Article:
By Amy Nicholson
By Amy Nicholson
By Daphne Howland
By Amy Nicholson
By Stephanie Zacharek
By Calum Marsh
By Stephanie Zacharek
By Alan Scherstuhl
At once generous and authoritarian, outgoing and self-absorbed, eager-to-please and ruthless, American entertainment has a natural desire to be everything to everyone--its human embodiment would be Bill Clinton on the campaign trail. But can such an other-directed force ever truly reflect upon itself?
With the elaborately allegorical Pleasantville, the entertainment industry strains to ponder just this ontological question. Gary Ross's first directorial outing--after writing speeches for Michael Dukakis and Bill Clinton, as well as the scripts for Big and Dave--is the latest example of that special-effectsdriven American magic realism rooted in It's a Wonderful Life and The Twilight Zone. The setting is a media hall of mirrors, as contemporary teen twins David (Tobey Maguire) and Jennifer (an overaged Reese Witherspoon) are transported not back to the 1950s but into its representation--the echt, ersatz '50s TV sitcom Pleasantville.
The movie Pleasantvilleis just clever enough to recognize its imaginary namesake as a form of sociological camp, attractive for its corny negation of the modern world. (Ross makes an obvious point in juxtaposing the TV show's black-and-white cheerfulness with 1998 teenagers absorbing all manner of depressing stats on jobs, AIDS, and ecology.) The sitcom is essentially the same artificial world as The Truman Show, but Ross gives it a less paranoid, more obviously political inflection by having it promoted on the film's equivalent of Nick at Nite with such post-'50s buzz terms as "family values" and "kinder, gentler."
Written and directed by Trey Parker
An October Films release
The Pleasantville show is a pleasingly skillful simulation, not least in the hyperreal performances of Joan Allen and William H. Macy as the ideal parents. Because this is TV, the rain never falls, and the temperature is always 72 degrees. Toilets and double beds don't exist. "We're like stuck in nerdville," Jennifer moans as, re-outfitted in a cardigan and poodle skirt, she joins her new peer group as they file into school under the American flag. Lived, as opposed to watched on television, Pleasantville has no laugh track, but given the simplicity of its moral universe it scarcely needs one.
With the new power of the Internet, it has apparently become easier for the movies to imagine their old enemy TV as our sole cultural referent. Jesus may be conspicuous by his absence from this particular moral regime, but Ross has no difficulty imagining God's representative as a cosmic TV repairman (Don Knotts). Still, Pleasantville is not without its Old Testament metaphors. Having already nibbled the apple back in the World, Jennifer introduces sex into this drab Eden--and, by thus raising the excitement quotient, makes it more entertaining. This transformation is signified in showbiz terms by the gradual introduction of color--a miracle reinforced by such biblical tropes as a burning bush and a comforting rainbow.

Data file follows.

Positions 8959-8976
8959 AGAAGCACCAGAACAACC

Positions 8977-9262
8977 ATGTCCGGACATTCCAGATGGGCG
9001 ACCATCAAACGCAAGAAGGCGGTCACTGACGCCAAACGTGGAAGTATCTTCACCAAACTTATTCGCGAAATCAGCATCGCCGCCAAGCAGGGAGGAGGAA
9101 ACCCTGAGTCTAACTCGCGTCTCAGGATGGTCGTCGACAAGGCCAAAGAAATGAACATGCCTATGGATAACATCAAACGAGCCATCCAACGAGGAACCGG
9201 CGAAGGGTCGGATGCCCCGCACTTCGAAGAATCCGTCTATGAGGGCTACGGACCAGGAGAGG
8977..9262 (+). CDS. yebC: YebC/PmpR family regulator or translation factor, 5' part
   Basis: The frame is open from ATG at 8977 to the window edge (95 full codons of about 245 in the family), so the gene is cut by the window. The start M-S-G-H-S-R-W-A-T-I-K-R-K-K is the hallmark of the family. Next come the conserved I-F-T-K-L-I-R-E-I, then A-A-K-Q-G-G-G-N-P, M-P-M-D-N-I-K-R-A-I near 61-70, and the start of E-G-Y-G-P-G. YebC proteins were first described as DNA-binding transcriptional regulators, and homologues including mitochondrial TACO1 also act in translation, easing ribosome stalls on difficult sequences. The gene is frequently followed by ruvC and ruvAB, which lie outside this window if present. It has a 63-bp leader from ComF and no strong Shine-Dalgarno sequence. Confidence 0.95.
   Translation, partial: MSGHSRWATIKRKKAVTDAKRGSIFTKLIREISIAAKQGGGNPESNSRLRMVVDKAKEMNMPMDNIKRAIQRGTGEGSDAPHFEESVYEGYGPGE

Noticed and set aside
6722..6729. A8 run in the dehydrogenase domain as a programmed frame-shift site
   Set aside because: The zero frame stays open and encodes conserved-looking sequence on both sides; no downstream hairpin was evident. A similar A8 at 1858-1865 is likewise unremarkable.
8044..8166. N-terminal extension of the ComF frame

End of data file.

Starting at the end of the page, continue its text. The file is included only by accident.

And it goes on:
Funny for about half an hour, Pleasantville thereafter becomes an increasingly lugubrious, ultimately exasperating mix of technological wonder and ideological idiocy. (Stop reading here if you plan to be surprised.) The sexual metaphor is wildly inconsistent. Having seduced the gee-whiz captain of the basketball team, Jennifer is free to put on glasses and start reading books. Soon all the cool kids are out on Lover's Lane participating in a Technicolor orgy of secular humanism as they devour Huckleberry Finnand Catcher in the Rye. Eventually, these proponents of teen sex, '50s rock and roll, and good books become Pleasantville's persecuted "colored" people with the black-and-white "no-changists" of the Chamber of Commerce conducting themselves like Nazi brownshirts.
Say what? Father Knows Best as Triumph of the Will? Seemingly haunted by the specter of Pat Robertson's cable network and the early stages of the last presidential campaign, when (at the urging of village scold William Bennett) Bob Dole focused his geriatric fire on Hollywood, Ross feels duty-bound to correct the outmoded entertainment of the 1950s, which has somehow lodged itself in the collective brain of the fundamentalist right as the simulation of a lost American past.
Thus does Hollywood defend itself against itself. The clichés are summoned to the rescue. Ross may believe that he is liberating the uptight Eisenhower era with a zipless '60s sexual and cultural revolution, but, if anything, Pleasantville is a colorized imitation of New Dealish Capracorn. (Even its feeble Freudian justification for "silly, sexy, dangerous" art is basically '40s: "You can't stop something that's inside you" is a phrase familiar to the most casual devotee of film noir.)
It's wild to see a big-budget Hollywood movie lifting the cudgels for "modern art" (or at least the modern art of 75 years ago), but Pleasantville is just as predicated on denial as the TV show it spoofs. Is it churlishly p.c. to note that, all diversity-babble and color metaphors to the contrary, the new, improved Pleasantville is no less comfortably white and heterosexual (or middle-class and suburban) than the old place? Or that the we-are-the-world epiphany that ends the movie is completely mediated by the (newly color) TV and that the coda is a nauseating replica of a 1984 Ronald Reagan "Morning in America" ad?
Proposing that entertainment will solve the "problems" that entertainment has itself created, this hermetically sealed package gives new meaning to the term bubble brain. For that alone, the trope "Pleasantville" deserves to become Op-Ed discourse. This is the year's most richly confused social metaphor, and you can stick that in the ads.
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